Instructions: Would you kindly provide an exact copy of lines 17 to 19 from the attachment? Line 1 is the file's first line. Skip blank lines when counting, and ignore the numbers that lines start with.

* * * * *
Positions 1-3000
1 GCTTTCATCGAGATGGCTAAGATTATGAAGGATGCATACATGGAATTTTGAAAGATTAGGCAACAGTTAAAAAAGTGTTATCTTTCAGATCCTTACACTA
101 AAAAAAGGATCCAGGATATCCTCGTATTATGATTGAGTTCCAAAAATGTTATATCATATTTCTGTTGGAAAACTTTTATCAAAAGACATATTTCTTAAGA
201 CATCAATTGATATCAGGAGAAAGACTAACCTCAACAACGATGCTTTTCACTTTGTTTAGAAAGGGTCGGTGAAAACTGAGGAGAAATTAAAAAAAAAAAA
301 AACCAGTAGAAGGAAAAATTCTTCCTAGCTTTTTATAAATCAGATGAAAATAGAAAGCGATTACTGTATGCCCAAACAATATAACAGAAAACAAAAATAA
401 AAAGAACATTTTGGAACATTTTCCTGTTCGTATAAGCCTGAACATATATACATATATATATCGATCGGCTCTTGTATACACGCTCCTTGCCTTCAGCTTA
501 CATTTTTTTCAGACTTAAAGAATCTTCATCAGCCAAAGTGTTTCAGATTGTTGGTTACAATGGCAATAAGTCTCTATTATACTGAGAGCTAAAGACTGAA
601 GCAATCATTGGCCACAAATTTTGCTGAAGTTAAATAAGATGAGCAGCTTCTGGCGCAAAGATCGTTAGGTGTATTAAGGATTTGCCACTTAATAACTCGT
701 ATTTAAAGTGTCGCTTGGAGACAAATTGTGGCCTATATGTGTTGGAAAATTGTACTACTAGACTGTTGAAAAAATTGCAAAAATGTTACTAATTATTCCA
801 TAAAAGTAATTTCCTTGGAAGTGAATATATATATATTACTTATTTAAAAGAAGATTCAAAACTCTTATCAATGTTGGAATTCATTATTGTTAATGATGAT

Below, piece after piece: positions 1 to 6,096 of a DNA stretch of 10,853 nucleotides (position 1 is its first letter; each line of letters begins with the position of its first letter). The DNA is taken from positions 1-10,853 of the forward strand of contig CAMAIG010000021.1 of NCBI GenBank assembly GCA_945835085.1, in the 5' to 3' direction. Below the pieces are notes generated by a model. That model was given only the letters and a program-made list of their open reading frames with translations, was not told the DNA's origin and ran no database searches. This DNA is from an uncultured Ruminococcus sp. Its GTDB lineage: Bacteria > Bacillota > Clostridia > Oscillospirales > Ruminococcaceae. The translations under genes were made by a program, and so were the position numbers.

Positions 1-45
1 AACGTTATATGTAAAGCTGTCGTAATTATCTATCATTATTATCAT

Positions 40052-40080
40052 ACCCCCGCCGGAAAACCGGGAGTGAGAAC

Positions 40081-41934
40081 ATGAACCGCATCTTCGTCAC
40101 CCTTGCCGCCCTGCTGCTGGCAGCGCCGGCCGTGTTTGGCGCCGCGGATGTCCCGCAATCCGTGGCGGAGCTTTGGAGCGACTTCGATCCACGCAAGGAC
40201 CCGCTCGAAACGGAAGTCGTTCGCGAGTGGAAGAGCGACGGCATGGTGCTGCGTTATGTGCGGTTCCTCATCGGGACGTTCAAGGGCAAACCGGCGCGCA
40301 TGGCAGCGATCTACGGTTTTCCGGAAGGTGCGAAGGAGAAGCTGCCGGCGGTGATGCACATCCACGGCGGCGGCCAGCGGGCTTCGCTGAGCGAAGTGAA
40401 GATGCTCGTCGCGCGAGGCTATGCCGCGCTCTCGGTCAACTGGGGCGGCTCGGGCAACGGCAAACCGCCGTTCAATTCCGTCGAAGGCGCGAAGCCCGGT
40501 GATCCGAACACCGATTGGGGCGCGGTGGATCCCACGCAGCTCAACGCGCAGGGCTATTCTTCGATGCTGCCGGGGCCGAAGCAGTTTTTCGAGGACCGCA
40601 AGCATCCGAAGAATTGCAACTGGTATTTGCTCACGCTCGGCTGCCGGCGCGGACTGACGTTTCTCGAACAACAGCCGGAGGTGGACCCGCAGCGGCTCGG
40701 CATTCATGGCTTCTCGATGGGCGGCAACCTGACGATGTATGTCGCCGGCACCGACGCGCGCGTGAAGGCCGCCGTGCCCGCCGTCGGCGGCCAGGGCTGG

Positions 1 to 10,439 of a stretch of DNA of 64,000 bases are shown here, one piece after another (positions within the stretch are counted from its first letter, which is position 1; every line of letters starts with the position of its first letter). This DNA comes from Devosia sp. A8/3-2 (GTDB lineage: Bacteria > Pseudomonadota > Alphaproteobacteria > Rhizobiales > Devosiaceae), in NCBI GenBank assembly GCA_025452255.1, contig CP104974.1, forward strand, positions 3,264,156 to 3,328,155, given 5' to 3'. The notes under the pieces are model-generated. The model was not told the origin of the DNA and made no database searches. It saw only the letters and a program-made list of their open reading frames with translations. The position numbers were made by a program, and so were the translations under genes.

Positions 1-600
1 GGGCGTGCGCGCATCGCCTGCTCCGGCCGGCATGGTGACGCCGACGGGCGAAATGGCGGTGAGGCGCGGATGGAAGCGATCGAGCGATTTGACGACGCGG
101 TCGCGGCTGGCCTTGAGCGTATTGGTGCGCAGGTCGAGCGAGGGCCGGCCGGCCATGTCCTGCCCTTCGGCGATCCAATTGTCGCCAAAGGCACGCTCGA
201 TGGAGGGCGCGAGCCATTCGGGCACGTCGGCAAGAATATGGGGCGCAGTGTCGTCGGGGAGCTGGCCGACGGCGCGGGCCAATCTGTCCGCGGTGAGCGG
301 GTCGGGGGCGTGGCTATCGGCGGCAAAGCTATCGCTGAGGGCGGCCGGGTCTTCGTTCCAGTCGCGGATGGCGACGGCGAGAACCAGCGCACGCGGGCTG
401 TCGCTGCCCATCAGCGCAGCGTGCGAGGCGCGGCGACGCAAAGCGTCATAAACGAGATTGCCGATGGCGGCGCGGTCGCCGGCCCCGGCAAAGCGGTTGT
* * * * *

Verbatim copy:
40081 ATGAACCGCATCTTCGTCAC
40101 CCTTGCCGCCCTGCTGCTGGCAGCGCCGGCCGTGTTTGGCGCCGCGGATGTCCCGCAATCCGTGGCGGAGCTTTGGAGCGACTTCGATCCACGCAAGGAC
40201 CCGCTCGAAACGGAAGTCGTTCGCGAGTGGAAGAGCGACGGCATGGTGCTGCGTTATGTGCGGTTCCTCATCGGGACGTTCAAGGGCAAACCGGCGCGCA